Australia has assured foreigners that it is a safe country for international students in spite of raging reports over hate crimes.
Noting that there are about 20,000 Malaysian students there, Australia Prime Minister Kevin Rudd said his government welcomed foreign students and took their security “very seriously”.
Referring to the flare-up of racial tension in Australia especially against Indian students and which has been dubbed “curry bashings”, he said, “In every city in the world, unfortunately, there are going to be acts of violence from time to time.”
However, he explained that he was not playing down the issue, saying that “one act of violence is one too many; one death is one too many.”
Rudd was here on Monday for a brief stopover en route to Europe. Both Prime Minister Datuk Seri Najib Tun Razak and he discussed bilateral issues during their one-hour meeting.
During an interview with two media organisations later, Rudd said Australia and Malaysia would work towards expanding areas in higher education and training.
For example, he said, both sides were looking to double the number of twinning schools to 24 in Victoria, Australia.
“The fact that I’ve been here twice in 12 months, with no particular crisis to deal with or problem to solve, shows we take our friendship with Malaysia very seriously,” he said.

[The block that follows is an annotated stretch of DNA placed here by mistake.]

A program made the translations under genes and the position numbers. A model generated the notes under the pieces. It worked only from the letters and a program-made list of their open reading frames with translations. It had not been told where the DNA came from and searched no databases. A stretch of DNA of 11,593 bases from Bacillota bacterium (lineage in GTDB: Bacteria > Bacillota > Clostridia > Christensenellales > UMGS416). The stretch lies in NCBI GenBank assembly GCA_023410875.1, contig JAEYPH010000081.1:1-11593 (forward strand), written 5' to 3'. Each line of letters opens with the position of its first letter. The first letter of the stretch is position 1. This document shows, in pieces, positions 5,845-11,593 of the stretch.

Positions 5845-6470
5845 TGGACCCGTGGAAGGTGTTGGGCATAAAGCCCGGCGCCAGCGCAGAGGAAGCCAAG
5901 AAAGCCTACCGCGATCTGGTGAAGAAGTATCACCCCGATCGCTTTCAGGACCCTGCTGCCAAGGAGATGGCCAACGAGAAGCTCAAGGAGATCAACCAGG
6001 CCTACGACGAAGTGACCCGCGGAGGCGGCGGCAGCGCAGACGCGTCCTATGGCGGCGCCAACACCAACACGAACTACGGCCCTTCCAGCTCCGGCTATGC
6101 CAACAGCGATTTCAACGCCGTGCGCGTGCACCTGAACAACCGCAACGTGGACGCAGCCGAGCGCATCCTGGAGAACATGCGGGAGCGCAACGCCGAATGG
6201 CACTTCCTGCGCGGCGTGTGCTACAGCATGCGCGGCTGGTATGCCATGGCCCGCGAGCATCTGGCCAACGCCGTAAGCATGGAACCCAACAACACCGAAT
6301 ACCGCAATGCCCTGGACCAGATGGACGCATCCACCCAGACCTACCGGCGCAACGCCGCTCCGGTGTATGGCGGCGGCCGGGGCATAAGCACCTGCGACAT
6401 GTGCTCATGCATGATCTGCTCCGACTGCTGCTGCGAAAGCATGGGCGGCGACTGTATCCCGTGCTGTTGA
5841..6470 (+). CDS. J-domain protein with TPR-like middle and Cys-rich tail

Rudd spoke of how Australia was “a nation of immigrants” where a large number of its people came from China, Vietnam, Indonesia, Malaysia, Indonesia and Sri Lanka.
“Apart from anything else, you have taught us how to eat well,” the Mandarin-speaking Rudd quipped. His Mandarin has been touted as even better than one Taiwanese minister’s.
A column in Sin Chew Daily last year commented that Rudd’s level of Mandarin was “much more brilliant” than one Taiwanese minister.
Due to the immigration influence, Rudd said Australia now had “some decent food”, such as Malaysian satay, Indonesia’s nasi goreng (fried rice) and the best curries from south Asia, besides Japanese and Chinese food.
“We are multi-cultural and we are proud over it. We are not a perfect society but we are completely comfortable with our future in the region.”